HbA1c improvements found from oral semaglutide, Novo Nordisk report

Tue, 24 Feb 2015
Novo Nordisk have presented positive results from their phase II trial of OG217SC, an oral formulation of long-acting GLP-1 analogue semaglutide designed to treat type 2 diabetes.

Semaglutide stimulates insulin and suppresses the secretion of glucagon, with Novo Nordisk’s oral formulation found to improve HbA1c levels.

HbA1c improvements

Novo Nordisk’s phase II trial compared the once-daily OG217SC to an oral placebo or a subcutaneous administration of semaglutide once a week. The 600 participants all suffered from type 2 diabetes and were treated for 26 weeks.

People were treated with OG217SC across five different ranges of dosage, between 2.5mg to 40mg. They were found to show dose-dependent HbA1c improvements between 0.7 and 1.9 per cent.

HbA1c improvements of 1.9 per cent were also observed in patients treated with a 1mg dose of subcutaneous semaglutide. Only a 0.3 per cent improvement was noted from the placebo.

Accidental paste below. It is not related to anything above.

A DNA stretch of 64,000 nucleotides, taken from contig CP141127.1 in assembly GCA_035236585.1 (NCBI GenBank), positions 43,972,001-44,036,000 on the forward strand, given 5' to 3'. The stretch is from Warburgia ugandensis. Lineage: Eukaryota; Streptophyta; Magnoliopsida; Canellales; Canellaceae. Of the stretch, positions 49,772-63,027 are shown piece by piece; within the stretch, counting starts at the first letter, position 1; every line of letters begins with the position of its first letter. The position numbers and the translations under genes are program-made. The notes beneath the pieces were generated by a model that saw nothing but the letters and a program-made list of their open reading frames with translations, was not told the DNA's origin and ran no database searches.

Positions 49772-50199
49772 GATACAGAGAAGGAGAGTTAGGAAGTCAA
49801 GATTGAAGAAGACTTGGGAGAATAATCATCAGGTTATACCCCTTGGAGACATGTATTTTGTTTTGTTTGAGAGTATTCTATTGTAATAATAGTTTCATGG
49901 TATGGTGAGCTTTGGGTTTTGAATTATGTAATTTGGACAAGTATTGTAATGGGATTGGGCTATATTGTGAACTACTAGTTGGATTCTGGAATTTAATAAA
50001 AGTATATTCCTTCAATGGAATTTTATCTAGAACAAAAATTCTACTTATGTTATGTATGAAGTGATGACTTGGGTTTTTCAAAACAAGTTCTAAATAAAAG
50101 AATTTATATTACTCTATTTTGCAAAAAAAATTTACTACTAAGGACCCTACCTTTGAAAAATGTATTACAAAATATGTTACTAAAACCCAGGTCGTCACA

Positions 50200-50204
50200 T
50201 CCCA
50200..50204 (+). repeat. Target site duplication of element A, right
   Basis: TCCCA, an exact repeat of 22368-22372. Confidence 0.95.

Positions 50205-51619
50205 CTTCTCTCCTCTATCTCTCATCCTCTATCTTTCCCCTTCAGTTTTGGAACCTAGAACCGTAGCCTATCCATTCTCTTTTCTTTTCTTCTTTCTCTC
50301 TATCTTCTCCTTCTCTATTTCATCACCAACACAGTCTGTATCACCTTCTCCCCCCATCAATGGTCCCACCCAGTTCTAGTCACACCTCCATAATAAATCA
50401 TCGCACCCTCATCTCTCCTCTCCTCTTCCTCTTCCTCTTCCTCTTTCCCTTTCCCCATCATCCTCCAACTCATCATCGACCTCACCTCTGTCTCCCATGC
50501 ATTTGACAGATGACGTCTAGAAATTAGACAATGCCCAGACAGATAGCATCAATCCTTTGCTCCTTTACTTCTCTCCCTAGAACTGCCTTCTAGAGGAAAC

A weight loss of around 6.5kg was noted in patients treated with subcutaneous semaglutide, which was similar to a reduction experienced in those treated with the highest levels of OG217SC.

While displaying similarly impressive results to the injected semaglutide, there were greater side effects, such as nausea and vomiting, which could prove problematic for patients with type 2 diabetes to tolerate.

Novo Nordisk plan to advance with phase III of oral semaglutide as a once-daily tablet, as well as progressing with research on the once-weekly subcutaneous injection, which is currently in phase III development.
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